• Cautious consumers. It seems like ages ago now, but we finally have retail spending data for January. Sales were down in Canada. After two months of growth, sales in Alberta pulled back by $49.2 million or -0.6%, and are now below very elevated year-ago levels. While we do expect readings to improve slightly, growth will be muted this year. We are forecasting a 3.6% increase in retail sales in 2024. More broadly, we expect consumer spending in real (inflation-adjusted terms) to rise only 1.5% this year and to decline by 1.8% in per capita terms.
Seasonally-adjusted retail sales in Alberta fell by 0.6% in January 2024

Seasonally-adjusted retail sales in Alberta fell by 0.6% in January 2024

Interesting Fact: According to the 2024 edition of the World Happiness Report, Finland is the happiest country in the world. Canada does okay at 15th spot just behind Austria and just ahead of Belgium. The results are based on answers to the Cantril life ladder question: “Please imagine a ladder, with steps numbered from 0 at the bottom to 10 at the top. The top of the ladder represents the best possible life for you and the bottom of the ladder represents the worst possible life for you. On which step of the ladder would you say you personally feel you stand at this time?”

Chart of the Week: What’s driving Alberta’s economic growth?

Our Chart of the Week might seem like a snooze fest, and we’re pretty sure it won’t go viral. But it does summarize where we see Alberta’s economic growth coming from.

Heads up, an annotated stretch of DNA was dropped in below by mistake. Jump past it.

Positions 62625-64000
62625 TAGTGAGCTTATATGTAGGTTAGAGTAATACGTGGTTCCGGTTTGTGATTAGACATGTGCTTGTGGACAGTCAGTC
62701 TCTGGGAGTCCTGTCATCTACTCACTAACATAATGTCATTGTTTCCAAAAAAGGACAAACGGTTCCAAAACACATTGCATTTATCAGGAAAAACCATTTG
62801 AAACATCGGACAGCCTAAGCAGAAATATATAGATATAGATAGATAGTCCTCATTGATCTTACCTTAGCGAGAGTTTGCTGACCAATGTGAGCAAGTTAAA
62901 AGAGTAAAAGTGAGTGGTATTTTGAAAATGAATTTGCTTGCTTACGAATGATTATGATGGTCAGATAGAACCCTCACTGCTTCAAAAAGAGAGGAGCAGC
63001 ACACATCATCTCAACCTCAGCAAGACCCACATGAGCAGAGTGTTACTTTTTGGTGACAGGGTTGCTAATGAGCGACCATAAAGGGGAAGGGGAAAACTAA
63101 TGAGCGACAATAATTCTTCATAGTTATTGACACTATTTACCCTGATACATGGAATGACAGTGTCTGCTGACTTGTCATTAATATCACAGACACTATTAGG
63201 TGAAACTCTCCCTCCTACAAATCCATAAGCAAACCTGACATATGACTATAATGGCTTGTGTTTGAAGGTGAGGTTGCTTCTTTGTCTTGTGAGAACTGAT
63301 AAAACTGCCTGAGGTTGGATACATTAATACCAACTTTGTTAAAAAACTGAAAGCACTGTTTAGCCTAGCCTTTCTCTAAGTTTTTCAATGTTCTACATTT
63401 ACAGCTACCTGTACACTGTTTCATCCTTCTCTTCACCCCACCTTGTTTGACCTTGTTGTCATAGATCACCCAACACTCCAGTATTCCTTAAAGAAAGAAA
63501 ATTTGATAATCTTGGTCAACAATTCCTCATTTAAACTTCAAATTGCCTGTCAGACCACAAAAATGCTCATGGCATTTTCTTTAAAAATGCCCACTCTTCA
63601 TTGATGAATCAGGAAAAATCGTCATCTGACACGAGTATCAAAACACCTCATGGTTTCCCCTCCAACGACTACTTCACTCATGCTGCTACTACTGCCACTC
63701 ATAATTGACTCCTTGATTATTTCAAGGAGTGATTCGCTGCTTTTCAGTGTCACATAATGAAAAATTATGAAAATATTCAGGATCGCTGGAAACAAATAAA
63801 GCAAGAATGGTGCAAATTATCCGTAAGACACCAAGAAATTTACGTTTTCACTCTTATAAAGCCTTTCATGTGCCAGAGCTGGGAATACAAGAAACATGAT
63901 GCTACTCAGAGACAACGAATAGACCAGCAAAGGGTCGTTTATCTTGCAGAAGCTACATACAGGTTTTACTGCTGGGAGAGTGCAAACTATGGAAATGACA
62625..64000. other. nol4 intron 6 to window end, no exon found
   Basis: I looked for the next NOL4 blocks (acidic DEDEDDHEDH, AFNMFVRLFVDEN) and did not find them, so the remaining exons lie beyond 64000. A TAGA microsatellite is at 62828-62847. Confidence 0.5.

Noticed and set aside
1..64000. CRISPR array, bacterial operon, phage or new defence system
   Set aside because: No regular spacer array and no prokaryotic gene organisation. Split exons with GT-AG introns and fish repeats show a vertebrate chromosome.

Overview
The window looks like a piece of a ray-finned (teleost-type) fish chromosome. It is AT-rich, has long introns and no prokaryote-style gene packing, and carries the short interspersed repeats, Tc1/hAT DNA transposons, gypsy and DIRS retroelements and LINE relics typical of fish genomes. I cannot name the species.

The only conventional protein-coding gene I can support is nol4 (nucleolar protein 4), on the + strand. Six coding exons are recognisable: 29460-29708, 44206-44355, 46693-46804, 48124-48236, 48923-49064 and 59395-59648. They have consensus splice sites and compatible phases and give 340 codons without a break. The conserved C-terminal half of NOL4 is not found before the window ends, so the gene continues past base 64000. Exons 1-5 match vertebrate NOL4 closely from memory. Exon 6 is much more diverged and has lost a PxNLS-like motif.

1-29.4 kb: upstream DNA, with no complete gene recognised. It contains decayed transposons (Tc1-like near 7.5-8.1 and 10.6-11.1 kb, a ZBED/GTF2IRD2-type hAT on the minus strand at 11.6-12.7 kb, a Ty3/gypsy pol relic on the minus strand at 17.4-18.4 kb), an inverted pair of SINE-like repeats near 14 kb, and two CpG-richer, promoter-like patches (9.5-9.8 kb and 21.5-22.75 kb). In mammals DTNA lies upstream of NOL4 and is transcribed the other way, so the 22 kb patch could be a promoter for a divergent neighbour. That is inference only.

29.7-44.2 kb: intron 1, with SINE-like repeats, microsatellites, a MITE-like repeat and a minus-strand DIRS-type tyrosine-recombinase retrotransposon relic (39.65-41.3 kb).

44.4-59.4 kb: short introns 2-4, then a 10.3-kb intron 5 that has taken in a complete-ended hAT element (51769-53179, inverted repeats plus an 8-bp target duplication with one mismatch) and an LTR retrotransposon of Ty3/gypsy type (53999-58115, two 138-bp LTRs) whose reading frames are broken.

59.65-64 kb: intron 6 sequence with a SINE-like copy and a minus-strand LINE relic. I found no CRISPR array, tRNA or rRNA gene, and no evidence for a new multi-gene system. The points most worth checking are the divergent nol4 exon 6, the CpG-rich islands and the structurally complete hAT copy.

Real gross domestic product is the total value of what Alberta produces in volume terms (i.e. adjusted for output prices). It comes from a variety of sources, like investment, consumption and trade. The Chart of the Week shows what factors contributed to GDP growth in the past and what’s driving our forecast.

If you squint, you’ll see that we’re not expecting as much growth in 2024 from consumer spending or business investment, but we’ll get a boost from net exports (exports less imports).

Alberta's real GDP growth in 2024 is forecast to come from a variety of sources

Alberta's real GDP growth in 2024 is forecast to come from a variety of sources

Answer to the previous trivia question: A hotel in Finland hired a “professional sleeper” to test the comfort of their beds.

Today’s trivia question: Where did the United States land on the latest list of countries by level of happiness?